Once upon a time (2014-2015) I served on the Canadian Well Logging Society's (CWLS) executive committee as the Committee/Website Chair. The CWLS is a non-profit professional organisation in the Oil & Gas industry and the executive committee consists of elected volunteers.
I volunteered for the position of Website Chair because of family/friend connections (members) to the organisation and also because their website was 'Under Construction' for quite a long time. I wanted to see if I could help advise and/or participate in getting it back online. To make a long story short, I was able to help but it was a slow process... but I digress, back to the CWLS LAS file format.
The CWLS committee was responsible for spear-heading an industry wide effort to standardise the format of oil well logging digital data. This format is known as the Log ASCII Standard or LAS for short. It was created back when XML was becoming popular but felt to be too verbose and the INI format too limiting. JSON was not developed at that time, to my knowledge. I am not sure what else the CWLS committee considered back then.
One of the questions that periodically comes up is that of open source libraries for the LAS specification. Here is a recent reply (names removed for privacy) I penned on this topic.
I have cc'd the current CWLS exec website chair for reference. I was on the CWLS exec committee a few years ago and am a software developer so have an interest in your question and hope I can provide some assistance on what I have found.
To first answer your question directly, the practice has been for you to develop your own readers as the CWLS committee is a volunteer organisation and does not have the resources to develop or maintain software libraries. The LasApps free software available on the site is there because of a member's generosity and interest in the CWLS specification.
Having said that, there still appear to be some independent efforts (ie. not connected with the CWLS committee) to create open source readers/libraries for the LAS file format. Re-doing my search from a few years ago turns up:
Python - https://lasio.readthedocs.io/en/latest/index.html
Ruby - https://github.com/gpcarmo/cwls-las-reader
For Java the question on stackoverflow:
Just points to the commercial Petroware library:
I have not run across anything else significant for other languages, but perhaps was not looking hard enough.
Which programming language(s) are you interested in?
Personally, I ended up writing my own reader in Java because at that time I could not find any reasonable open source Java libraries and naively thought 'how hard can it be?' ... as you may already know, since the LAS format is text based, the challenge becomes handling files which are close to the spec but not quite - does one fail or fix/absorb the issue. I continue to enhance my reader to handle the edge cases as I encounter them :-).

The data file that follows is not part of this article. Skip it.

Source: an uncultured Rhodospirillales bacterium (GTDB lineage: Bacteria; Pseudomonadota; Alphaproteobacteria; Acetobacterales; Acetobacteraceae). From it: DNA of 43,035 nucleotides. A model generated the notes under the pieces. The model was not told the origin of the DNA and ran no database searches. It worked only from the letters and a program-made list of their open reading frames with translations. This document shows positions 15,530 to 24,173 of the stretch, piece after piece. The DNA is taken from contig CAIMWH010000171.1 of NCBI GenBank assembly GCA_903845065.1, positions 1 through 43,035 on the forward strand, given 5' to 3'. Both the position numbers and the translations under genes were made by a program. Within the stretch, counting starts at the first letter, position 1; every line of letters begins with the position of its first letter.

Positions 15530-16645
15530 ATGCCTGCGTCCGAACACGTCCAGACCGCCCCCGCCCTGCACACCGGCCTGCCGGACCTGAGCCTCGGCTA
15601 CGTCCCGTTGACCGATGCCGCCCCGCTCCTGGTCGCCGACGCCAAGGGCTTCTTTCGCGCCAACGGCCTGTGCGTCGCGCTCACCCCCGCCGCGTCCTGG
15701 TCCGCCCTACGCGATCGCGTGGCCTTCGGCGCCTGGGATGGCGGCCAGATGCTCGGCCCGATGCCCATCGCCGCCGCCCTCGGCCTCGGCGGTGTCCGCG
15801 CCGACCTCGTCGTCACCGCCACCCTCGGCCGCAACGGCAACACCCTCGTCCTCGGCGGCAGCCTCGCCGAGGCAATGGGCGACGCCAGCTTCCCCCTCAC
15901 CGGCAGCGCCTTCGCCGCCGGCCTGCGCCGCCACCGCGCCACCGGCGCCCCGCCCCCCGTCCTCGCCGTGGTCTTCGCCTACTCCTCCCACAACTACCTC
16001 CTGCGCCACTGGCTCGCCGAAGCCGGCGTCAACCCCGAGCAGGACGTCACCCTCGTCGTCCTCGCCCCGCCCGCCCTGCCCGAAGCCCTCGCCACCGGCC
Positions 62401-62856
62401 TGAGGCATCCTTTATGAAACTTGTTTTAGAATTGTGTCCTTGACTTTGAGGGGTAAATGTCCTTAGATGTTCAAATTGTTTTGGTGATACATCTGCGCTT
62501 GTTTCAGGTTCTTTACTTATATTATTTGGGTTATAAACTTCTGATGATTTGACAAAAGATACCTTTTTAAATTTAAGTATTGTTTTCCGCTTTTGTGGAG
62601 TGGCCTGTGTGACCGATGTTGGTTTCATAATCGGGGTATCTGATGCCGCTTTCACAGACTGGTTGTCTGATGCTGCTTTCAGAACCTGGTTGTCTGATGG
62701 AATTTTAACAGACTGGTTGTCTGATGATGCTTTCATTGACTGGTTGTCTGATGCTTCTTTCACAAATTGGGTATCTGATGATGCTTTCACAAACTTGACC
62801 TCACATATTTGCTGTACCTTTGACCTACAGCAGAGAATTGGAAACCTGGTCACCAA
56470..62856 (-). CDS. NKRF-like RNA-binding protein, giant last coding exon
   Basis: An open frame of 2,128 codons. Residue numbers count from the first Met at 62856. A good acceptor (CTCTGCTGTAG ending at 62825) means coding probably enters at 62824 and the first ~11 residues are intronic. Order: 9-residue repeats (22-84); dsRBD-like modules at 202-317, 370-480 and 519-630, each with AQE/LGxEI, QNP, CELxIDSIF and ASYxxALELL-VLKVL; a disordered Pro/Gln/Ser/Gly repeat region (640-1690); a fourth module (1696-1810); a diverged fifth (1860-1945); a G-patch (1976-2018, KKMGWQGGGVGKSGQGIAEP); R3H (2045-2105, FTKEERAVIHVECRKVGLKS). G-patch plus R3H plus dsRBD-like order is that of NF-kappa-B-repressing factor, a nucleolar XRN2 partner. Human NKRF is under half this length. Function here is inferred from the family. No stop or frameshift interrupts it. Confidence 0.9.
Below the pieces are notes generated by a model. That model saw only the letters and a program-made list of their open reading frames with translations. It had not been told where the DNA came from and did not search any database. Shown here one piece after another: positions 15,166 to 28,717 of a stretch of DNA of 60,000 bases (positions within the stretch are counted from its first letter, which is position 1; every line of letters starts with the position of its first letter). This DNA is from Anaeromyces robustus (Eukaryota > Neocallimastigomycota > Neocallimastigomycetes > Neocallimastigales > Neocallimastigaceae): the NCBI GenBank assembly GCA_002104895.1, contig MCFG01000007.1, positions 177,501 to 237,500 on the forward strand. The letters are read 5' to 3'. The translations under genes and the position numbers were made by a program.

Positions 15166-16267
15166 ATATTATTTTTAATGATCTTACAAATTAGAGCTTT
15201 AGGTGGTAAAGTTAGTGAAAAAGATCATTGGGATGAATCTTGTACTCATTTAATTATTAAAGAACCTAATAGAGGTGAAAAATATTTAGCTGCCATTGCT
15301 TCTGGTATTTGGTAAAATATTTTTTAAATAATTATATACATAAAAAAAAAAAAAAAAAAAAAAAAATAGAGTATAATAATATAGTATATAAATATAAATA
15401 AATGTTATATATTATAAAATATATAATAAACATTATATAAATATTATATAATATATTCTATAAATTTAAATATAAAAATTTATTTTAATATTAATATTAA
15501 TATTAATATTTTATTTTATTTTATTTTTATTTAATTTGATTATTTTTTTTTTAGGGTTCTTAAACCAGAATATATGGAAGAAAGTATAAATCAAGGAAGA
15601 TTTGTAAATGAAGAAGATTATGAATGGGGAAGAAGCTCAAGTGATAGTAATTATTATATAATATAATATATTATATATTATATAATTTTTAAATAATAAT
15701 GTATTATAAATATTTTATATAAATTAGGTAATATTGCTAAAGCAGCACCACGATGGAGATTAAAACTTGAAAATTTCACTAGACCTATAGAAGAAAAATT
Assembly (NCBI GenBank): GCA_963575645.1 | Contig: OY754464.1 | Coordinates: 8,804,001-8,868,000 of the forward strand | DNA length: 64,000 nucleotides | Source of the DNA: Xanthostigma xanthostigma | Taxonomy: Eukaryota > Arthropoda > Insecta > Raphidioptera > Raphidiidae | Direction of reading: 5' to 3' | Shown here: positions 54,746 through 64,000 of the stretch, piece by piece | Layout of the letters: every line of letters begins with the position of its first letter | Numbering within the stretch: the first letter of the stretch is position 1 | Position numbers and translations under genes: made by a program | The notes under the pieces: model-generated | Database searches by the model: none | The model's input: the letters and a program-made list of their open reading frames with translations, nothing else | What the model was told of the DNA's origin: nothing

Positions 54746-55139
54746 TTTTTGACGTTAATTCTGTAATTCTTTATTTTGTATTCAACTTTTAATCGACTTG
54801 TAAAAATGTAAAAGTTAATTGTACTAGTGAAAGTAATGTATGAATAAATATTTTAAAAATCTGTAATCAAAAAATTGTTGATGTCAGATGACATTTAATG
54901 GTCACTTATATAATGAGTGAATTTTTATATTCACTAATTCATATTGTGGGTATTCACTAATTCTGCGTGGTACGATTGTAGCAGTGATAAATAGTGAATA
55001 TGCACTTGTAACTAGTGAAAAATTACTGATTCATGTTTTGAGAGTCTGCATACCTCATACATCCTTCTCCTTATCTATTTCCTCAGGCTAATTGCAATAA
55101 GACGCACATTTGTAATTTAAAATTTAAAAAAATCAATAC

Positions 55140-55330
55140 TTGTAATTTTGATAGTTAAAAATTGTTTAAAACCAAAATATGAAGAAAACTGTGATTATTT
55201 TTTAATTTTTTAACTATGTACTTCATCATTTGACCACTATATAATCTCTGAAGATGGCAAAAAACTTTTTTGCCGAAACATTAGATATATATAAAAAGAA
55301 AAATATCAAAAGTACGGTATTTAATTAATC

I wrote my reader to handle version 3.0 files but in practice mostly run across LAS version 2.0. Another local Calgary company who's product handles LAS files has echoed the same.
If you would like to chat more, feel free to call or email.
Hope this helps you decide on your approach.
Well it's officially in the books and GeoConvention 2019 is done. Thanks to Dustin Menger and the GeoConvention committee for accommodating my 11th hour addition!
The reason I was in the 11th hour was that I was not sure I was going to have a 'ready for distribution' version of EESi LAS Viewer by the convention exhibitor deadlines. Client projects in the past few months took precedence over final touches and quickly the time was squeezed. Since I am the sole owner and operator of this endeavor, all activities are sequential in nature - marketing does not happen in parallel with development. Yes you can round-robin it but it's still one step at a time (just like hiking up a mountain).
As a developer I usually don't spend too much time thinking like a marketing professional so am quite naive about what goes into that job. This was my very first experience as an exhibitor at a convention and having to go through the process of pulling together an exhibit in such a short time frame certainly gives me much more appreciation for those who do it daily/weekly/monthly.
Although that helped me get through the setup and opening day, I'm certain the impact was on connecting with my potential audience - so thanks to those people who were able to see through my low-tech marketing, stop, say hi and ask about the viewer.
I enjoyed meeting you and hope this product helps you. Please reach out if you have questions, comments or suggestions. If you picked up a feature sheet, note the coupon code for a discount at checkout - if you missed picking up a feature sheet then send me an email at email@example.com.
If you are reading this and were not a convention attendee then also feel free to send me an email - but to get the coupon code you'll have to tell me what you are up to (i.e. how will the viewer help you), just like you would have done had you visited me at the booth ;-)
In summary, I would say my learning and recommendation would be to try to avoid low-tech marketing if at all possible, get help if you can (I now have business cards of companies that specialise in this ;-), but don't be afraid to exercise the low-tech marketing option as a last resort.
Well, it was only a matter of time until I had a good reason to figure out how to change the background colour on Weebly's blogs to fix the white text on white background issue.
Turns out it's not that hard but it is hidden a little.
Also because it's hidden you may need to keep an eye on it should Weebly change how it works or if you change your theme.... but here's what to look for:
Hope you found this useful.